Cornell University’s Wilderness Reflections, now a part of Cornell Outdoor Education, is a program that allows groups of incoming freshman students to discover the beautiful wilderness surrounding Cornell.
Wilderness Reflections is a student-run organization that sets up and leads wilderness orientation trips for incoming students. The program allows participants to spend one week in the wilderness — backpacking, canoeing, rock climbing and experiencing nature.
The students explore locations such as Adirondack Park, the Catskill Mountains, the Black Forest in Pennsylvania, the Green Mountains in Vermont and the Finger Lakes Region of New York State. Wilderness Reflection trips are open to all incoming Cornell freshmen and undergraduate transfer students. Students do not need previous outdoor experience.
Trips are five, seven or nine days long and take place prior to the University’s orientation. Additionally, week-long trips run throughout the summer for students who are not able to go before orientation.
Approximately 250 students will be participating in the Wilderness Reflections program this year. “Students should go on a WR trip because it’s the absolute best thing to do before coming to Cornell,” said Lindsay Watkins ’05, one of the progam’s coordinators. “WR is really an awesome way to make the transition to college life.”
Watkins is responsible for organizing all of the wilderness trips for the fall. “Wilderness Reflections runs largely on the passion of the students involved,” she said.
Watkins said that eight to 10 incoming “trippers” explore the wilderness with two upperclassman guides. New students who participate in WR explore the woods while forming a deep bond with their peers.
“When you don’t have cell phones, computers or modern plumbing or appliances, there’s a lot more time for contemplation and conversation and interpersonal bonds to form more quickly. Even in just four days, it’s amazing how close some groups become,” Watkins said.
Many students meet their closest friends while on the Wilderness Reflections trip.
“Two Cornell students who are now my best friends met on their WR trip, and when I met them during freshman orientation week, I thought they were seniors because it seemed like they’d already known each other for years,” Watkins said.
“Although we run canoeing, rock climbing, backpacking, and mountain biking trips, we require absolutely no experience of our participants,” said Calvin Croll, another coordinator of the WR program.
Croll explained, “Cornell can be an intimidating place to come into, so coming in with nine good friends is an awesome first experience. WR trippers have been known to stay together as friends, even room together, for all four years of college.”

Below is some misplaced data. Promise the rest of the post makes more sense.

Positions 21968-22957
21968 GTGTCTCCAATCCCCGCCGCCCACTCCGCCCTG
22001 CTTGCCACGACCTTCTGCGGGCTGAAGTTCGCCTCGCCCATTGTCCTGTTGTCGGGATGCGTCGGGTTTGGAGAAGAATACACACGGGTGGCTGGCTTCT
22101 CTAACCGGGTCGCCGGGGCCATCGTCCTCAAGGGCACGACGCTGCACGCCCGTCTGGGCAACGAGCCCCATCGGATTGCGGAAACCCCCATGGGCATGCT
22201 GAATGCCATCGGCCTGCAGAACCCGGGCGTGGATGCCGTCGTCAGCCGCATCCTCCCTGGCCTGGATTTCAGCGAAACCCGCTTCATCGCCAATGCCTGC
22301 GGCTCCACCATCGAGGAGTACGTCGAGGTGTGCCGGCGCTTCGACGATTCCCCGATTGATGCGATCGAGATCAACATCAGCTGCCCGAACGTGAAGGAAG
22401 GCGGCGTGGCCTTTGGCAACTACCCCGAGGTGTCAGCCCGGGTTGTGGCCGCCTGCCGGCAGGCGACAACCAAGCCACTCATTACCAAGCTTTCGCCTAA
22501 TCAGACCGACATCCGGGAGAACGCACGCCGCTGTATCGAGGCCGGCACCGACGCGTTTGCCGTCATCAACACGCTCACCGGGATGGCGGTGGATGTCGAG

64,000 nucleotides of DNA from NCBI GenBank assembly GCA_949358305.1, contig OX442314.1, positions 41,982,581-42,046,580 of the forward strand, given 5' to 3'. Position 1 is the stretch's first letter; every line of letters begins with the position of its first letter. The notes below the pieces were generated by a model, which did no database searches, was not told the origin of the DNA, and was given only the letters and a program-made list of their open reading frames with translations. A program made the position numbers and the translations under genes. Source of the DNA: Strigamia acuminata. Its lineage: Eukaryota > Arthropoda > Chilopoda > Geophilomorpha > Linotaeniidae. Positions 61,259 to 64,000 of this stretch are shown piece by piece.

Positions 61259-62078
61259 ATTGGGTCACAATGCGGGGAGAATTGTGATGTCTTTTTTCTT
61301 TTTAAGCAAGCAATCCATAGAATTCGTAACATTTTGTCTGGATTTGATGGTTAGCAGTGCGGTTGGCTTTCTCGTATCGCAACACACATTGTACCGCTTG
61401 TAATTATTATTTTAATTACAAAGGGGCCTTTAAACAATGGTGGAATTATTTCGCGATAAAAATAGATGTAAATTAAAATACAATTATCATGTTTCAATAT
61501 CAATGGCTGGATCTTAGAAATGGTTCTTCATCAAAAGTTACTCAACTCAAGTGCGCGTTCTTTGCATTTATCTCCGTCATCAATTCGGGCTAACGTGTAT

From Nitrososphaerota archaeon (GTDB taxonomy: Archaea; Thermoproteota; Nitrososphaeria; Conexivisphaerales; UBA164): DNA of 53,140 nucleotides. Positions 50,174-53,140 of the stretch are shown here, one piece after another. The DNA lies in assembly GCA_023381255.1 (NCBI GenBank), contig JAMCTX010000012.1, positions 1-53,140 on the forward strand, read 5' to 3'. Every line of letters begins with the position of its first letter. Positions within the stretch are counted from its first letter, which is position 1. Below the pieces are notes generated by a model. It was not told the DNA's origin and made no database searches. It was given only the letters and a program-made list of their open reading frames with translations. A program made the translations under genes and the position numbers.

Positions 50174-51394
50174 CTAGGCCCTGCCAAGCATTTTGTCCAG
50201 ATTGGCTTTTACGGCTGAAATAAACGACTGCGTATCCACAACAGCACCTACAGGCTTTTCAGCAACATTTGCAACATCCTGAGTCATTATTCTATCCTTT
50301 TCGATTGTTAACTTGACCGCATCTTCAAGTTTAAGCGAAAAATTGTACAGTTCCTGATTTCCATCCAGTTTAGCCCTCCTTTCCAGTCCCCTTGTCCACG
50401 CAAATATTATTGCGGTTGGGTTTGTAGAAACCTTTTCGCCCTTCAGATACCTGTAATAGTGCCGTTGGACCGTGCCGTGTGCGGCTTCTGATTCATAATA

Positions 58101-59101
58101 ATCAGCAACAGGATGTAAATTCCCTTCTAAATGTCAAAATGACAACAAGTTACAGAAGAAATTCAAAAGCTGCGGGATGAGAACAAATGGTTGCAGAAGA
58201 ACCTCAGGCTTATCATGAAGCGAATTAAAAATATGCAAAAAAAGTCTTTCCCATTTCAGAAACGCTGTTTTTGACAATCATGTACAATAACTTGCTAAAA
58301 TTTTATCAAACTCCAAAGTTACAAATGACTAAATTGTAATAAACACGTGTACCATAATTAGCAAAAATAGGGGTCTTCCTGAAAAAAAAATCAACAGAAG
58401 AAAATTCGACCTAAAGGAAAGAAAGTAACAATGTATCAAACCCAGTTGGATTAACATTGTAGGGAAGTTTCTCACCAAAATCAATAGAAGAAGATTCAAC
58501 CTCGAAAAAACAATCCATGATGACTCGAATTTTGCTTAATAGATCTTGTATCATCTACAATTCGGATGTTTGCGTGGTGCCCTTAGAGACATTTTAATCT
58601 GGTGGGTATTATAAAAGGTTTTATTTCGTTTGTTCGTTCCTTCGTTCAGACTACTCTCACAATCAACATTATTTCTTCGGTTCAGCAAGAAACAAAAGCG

All guides are returning Cornell students, many of whom were WR trippers themselves. Each guide has demonstrated his or her judgment in a thorough screening process.
“Having two upperclassmen to answer questions and put them at ease about coming to Cornell is a big plus,” Croll said.
Guides must have current first aid and CPR certifications and undergo WR’s specialized training program each spring.
The Cornell Outdoor Education programs shares its resources with the WR program, provides first aid trainings, and logistical advice and help.
Watkins and Croll both agree: everyone seems to get a lot out of their trip. Students make new close friends, enrich their interest in the outdoors and respect for the wilderness, and gain a sense of accomplishment from overcoming the physical or social challenges of a WR trips.
“WR is also a great way to see some of the natural areas surrounding Ithaca, and is a great introduction to a diverse group of Cornellians. Our trippers and guides come from incredibly diverse backgrounds and have many different majors and interests at Cornell,” Croll said.
All incoming students received a brochure sometime in May, and online registration began June 1. Registration will continue until trips are full. Students can sign up through the web page www.coe.cornell.edu/wr or call 607-255-4168 to register.
And if all of this information about the Wilderness Reflections program still cannot convince you to sign up, consider this:
Research at the University of New Hampshire indicates that students who participate in a pre-orientation wilderness trip earn higher grades and are more likely to stay in college. (Arenson, New York Times, 9/3/1996, p. A16)
Archived article by Allison Markowitz
Sun Staff Writer